X-Ray Diffraction Methods

X-Ray Diffraction

The regular arrangement of atoms or ions in a crystal lattice results in the formation of different parallel ordered group of lattice planes. At the indicdent of a bundle of X-rays on a group of lattice planes under an angle theta the single rays will be diffracted an reflected. If the path length difference of the rays equals an integer multiple of the wavelength constructive interference occurs (Bragg condition).

Phase Analysis

If the intensities of the reflected rays are plotted against the angle of the detector (2theta) a so called diffractorgram results. Therin the position of the reflexes is determined by the distance of the lattice planes. The intensities derive from the electron densities on the lattice planes. Such a diffractogram is like a fingerprint and can be assigned to a certain substance and its crystal structure.

Grazing Incidence

The information depth of a theta-2theta-measurement (th2th) is much larger than the thickness of a system of thin surface layers. Therfore most of the gathered information originates from the bulk substrate. If the incident angle is decreased the proportion of layer- to bulk-information changes in favour of the layer. Therefore an asymmetric measurement with very small, constant incident angles (Grazing Incidence: GI) provides optimal conditions for the analysis of thin layers.

Texture Investigations

The comparison data of the data bases are based on the statistical distribution of crystallites as seen in powders. If the measured distribution differs from the statistical model this can be due to a different form of the particles or due to a variation in their manufacturing process. This phenomenon is called preferred orientation or texture. The deviations of the intensities of the reflections from the model can be severe. Textures are being investigated using pole figures. The intensity of a chosen reflection is being recorded while the sample is rotated (phi) and tilted (psi). The peak widths at half-height of the recorded date are characteristic for the tilt and rotation of the crystallites. For example the occurrence of circles is distinctive for fiber textures.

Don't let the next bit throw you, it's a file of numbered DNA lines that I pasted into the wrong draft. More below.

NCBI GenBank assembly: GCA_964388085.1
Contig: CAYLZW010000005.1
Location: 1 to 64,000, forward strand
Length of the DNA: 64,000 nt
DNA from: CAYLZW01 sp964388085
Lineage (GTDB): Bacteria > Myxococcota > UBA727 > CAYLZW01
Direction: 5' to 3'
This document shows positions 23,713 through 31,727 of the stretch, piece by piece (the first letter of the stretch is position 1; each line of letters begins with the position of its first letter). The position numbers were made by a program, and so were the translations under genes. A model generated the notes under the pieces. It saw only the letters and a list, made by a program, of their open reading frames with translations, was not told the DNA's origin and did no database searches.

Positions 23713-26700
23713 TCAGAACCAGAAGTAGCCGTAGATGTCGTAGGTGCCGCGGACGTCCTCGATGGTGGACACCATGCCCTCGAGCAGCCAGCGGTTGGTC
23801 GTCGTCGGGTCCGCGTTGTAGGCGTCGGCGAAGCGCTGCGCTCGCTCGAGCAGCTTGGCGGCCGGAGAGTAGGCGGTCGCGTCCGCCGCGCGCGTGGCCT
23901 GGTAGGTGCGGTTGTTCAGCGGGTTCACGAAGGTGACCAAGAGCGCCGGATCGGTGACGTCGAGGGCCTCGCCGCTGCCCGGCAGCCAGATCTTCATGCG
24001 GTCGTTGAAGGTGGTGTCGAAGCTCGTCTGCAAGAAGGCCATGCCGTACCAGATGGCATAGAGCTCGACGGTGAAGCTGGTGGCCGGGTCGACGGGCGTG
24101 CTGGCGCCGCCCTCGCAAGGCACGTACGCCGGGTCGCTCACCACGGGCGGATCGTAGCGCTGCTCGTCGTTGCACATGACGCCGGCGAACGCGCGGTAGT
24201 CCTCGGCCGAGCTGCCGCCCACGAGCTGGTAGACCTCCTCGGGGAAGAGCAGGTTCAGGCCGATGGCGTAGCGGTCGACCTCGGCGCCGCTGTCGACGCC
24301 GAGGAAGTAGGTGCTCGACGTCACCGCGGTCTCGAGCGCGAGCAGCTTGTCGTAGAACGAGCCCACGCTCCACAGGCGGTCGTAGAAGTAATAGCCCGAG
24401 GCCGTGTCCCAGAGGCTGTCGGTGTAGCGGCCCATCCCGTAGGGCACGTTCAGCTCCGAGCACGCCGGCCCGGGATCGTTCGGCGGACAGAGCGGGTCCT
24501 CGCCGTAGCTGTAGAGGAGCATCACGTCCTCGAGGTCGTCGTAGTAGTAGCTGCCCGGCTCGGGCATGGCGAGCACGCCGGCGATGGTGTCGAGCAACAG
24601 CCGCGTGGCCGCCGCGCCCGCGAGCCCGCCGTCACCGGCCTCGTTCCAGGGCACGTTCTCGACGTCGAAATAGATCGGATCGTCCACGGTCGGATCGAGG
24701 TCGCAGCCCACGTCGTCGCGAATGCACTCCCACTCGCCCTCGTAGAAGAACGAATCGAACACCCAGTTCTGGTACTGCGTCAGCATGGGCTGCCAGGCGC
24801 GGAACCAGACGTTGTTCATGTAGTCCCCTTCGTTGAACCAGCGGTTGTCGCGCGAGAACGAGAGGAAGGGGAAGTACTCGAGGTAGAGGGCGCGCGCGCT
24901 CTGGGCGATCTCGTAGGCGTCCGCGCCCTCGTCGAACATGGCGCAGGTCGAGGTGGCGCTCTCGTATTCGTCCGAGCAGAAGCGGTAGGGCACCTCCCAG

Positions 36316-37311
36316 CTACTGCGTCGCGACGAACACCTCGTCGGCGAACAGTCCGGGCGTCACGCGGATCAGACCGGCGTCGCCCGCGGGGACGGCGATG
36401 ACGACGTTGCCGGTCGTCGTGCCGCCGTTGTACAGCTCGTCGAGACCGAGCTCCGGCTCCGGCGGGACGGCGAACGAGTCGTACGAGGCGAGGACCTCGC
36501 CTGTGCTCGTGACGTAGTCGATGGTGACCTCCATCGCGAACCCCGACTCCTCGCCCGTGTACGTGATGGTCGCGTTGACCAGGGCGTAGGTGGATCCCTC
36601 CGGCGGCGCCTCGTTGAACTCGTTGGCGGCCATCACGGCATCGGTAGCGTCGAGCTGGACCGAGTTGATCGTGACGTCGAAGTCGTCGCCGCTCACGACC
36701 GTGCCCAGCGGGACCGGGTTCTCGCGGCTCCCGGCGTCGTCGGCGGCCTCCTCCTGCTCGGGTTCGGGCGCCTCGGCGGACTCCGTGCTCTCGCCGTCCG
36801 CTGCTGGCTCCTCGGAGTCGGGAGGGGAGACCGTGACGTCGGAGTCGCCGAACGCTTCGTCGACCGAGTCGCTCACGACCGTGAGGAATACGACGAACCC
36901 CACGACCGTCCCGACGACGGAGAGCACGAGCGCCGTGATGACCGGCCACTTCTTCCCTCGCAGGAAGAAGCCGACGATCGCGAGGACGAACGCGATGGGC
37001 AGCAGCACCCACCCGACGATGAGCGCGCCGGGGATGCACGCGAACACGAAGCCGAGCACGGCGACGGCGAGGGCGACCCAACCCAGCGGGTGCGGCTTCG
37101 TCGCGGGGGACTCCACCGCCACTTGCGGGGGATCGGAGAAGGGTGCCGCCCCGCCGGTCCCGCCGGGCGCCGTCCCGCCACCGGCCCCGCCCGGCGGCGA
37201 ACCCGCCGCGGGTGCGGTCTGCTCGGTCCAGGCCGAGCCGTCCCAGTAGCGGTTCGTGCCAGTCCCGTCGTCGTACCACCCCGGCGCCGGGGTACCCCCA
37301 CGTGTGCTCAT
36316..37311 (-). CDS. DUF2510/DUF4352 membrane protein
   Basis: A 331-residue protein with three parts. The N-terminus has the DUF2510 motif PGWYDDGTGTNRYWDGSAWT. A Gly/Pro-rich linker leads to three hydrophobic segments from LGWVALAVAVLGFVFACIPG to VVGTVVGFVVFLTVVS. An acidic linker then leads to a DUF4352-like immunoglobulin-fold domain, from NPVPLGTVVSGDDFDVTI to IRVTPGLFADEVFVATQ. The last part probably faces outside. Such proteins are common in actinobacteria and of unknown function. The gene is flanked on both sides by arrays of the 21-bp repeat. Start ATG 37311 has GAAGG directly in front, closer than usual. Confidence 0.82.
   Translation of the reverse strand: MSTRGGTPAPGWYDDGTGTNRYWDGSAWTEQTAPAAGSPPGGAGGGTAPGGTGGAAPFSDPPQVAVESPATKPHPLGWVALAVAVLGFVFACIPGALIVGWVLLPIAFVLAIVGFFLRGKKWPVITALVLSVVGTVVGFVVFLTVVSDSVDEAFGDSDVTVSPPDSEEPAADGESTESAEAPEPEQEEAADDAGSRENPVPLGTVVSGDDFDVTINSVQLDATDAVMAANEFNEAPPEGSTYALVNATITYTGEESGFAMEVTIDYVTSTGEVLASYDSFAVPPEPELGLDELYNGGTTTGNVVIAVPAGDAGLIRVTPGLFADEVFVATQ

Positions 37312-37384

Residual Stress Measurements

Thin films are a complicated subject in the sense that a change in the production process strongly affects the quality of the layers. The crystallographic structure of the substrate can define the orientation of the crystals of the film. Unmatched coefficients of thermal expansions of substrate and film cause additional stress. Layer tensions influence the adhesion of the coating. Therefore it is important to find and control them. The associated analysis investigates the variation of the position of a chosen reflection (2theta) while tilting the sample under various angles (psi). The measured data yields a sin2(psi) plot enabling the determination of compressive, tensile or shear stress.

X-Ray Reflectometry

Microelectronic devices require thin films or layer systems to feature a desired functionality. These layers usually range from 20 to 100 nm. X-ray reflectometry enables the determination of film thicknesses, densities, roughnesses not only of the top but also of buried layers. Because this method investigates layer systems instead of the crystalline structure of separate layers non-crystalline films such as SiO2 are measurable as well.